Capitol Alert: CSU chancellor tackles California's expected degree shortage

akoseff@sacbee.comJanuary 29, 2014 

California State University Chancellor Timothy White speaks during the University of California, Riverside commencement ceremony on June 12, 2011.

STAN LIM — Riverside Press-Enterprise

Delivering his first "State of the CSU" address Wednesday morning, California State University Chancellor Timothy P. White said the system would focus on closing the state's expected degree shortage over the next decade.

Speaking at the CSU Board of Trustees meeting in Long Beach, White said that California's economy will need 1 million more college graduates by 2025, a rate of degree production about 40 percent higher than current levels.

"That outcome weighs heavily on our shoulders," White said, noting that CSU grants nearly half of the bachelor's degrees handed out each year in California.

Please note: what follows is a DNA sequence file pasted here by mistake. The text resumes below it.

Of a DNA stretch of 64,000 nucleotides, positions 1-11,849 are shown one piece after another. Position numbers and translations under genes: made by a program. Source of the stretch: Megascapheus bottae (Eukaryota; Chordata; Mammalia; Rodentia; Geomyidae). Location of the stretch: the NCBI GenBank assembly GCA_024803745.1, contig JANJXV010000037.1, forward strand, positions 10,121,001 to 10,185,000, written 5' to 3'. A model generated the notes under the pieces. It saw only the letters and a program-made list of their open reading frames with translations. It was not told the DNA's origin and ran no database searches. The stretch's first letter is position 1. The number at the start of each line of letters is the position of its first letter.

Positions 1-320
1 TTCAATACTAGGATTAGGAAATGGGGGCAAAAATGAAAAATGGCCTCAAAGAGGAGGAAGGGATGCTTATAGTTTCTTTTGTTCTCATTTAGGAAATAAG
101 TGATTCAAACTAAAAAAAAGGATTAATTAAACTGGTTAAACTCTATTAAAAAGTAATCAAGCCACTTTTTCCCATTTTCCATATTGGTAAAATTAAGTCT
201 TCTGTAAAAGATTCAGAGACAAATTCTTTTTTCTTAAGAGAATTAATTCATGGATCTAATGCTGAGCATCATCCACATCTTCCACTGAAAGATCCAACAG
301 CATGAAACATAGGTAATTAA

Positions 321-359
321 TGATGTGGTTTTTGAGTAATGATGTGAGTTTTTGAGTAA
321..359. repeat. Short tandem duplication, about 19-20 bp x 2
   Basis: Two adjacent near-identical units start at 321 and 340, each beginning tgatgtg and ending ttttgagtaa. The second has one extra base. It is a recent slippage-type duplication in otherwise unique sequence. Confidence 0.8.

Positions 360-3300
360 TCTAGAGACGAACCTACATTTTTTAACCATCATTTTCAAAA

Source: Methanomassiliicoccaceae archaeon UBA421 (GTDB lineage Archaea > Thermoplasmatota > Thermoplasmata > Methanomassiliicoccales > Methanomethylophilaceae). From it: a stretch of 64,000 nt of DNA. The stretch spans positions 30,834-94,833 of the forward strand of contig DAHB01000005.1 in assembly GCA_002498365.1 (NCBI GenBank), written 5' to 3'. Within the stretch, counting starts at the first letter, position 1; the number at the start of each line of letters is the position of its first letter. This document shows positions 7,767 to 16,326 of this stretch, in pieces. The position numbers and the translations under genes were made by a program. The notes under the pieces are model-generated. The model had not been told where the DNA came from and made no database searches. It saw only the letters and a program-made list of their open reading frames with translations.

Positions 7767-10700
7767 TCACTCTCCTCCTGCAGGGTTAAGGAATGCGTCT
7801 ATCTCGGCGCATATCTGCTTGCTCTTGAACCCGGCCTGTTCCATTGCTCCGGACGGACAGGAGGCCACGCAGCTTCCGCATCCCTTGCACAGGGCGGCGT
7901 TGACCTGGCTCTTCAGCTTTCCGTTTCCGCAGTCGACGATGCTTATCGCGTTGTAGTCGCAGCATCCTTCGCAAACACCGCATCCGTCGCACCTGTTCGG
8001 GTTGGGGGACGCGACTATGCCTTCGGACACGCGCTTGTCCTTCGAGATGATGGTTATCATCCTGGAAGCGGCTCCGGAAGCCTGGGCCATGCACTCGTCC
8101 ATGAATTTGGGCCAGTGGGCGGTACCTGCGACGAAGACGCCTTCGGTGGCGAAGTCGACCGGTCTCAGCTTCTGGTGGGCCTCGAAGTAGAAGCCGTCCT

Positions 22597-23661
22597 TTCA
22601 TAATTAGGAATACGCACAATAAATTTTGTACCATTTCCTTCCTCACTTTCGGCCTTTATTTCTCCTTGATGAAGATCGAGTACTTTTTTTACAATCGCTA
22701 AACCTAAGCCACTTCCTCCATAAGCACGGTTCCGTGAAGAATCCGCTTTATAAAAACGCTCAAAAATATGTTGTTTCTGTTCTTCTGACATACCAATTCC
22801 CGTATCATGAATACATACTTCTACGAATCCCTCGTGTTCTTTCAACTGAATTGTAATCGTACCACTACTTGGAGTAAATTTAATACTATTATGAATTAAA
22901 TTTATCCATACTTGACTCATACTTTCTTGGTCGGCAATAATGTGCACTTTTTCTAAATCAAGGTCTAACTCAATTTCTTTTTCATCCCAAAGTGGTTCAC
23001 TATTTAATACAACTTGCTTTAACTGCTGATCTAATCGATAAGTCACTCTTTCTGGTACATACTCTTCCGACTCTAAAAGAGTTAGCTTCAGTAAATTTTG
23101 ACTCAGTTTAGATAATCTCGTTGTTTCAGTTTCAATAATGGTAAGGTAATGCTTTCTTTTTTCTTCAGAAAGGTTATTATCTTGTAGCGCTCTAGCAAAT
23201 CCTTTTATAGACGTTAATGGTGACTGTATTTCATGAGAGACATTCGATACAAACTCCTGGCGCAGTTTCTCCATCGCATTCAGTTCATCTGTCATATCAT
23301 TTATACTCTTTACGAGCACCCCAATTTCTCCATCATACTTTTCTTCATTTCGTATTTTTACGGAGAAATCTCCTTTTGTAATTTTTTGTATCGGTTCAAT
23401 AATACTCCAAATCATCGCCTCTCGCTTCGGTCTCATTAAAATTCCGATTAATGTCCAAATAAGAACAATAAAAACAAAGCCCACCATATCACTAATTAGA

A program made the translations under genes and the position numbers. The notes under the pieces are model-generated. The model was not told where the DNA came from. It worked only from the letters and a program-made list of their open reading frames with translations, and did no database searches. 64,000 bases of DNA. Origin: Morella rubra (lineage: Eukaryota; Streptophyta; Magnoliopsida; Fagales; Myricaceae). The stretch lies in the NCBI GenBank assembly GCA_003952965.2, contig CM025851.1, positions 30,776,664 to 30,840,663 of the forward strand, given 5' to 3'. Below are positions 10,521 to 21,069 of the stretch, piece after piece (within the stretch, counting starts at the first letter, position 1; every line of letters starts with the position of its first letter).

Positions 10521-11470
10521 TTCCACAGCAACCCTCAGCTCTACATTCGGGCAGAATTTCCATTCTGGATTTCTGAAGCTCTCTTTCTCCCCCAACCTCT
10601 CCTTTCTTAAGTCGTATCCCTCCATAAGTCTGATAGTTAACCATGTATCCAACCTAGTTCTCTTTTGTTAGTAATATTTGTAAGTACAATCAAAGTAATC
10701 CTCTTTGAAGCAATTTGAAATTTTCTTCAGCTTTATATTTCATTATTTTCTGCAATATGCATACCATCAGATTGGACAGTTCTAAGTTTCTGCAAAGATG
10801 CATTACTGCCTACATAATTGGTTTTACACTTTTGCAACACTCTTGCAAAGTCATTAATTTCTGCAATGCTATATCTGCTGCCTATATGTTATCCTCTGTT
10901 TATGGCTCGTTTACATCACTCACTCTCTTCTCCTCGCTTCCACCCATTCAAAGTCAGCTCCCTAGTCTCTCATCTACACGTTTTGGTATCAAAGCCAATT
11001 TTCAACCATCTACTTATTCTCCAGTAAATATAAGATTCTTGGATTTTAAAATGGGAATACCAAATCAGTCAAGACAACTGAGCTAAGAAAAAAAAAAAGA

White announced a $50 million project designed to boost graduation rates over the next ten years by 10 percent among undergraduates who started at CSU and 5 percent among community college transfers. (The current six-year graduation rates for those groups are 51.4 percent and 71.6 percent, respectively, according the chancellor's office.)

Though light on specifics, he said the plan would invest in seven key areas to "advance student achievement and high-quality degree completion," including increasing the number of tenure-track faculty rather than relying on adjunct professors, offering more cross-campus online courses to deal with bottleneck scheduling and bolstering the Associate Degree for Transfer program at the community colleges.

"We care about the public good of the university through the success of our alumni and our overall economic and social impact," White said. "For us to meet our state's projected workforce need and grow the state's economy, it requires all of us to work together."

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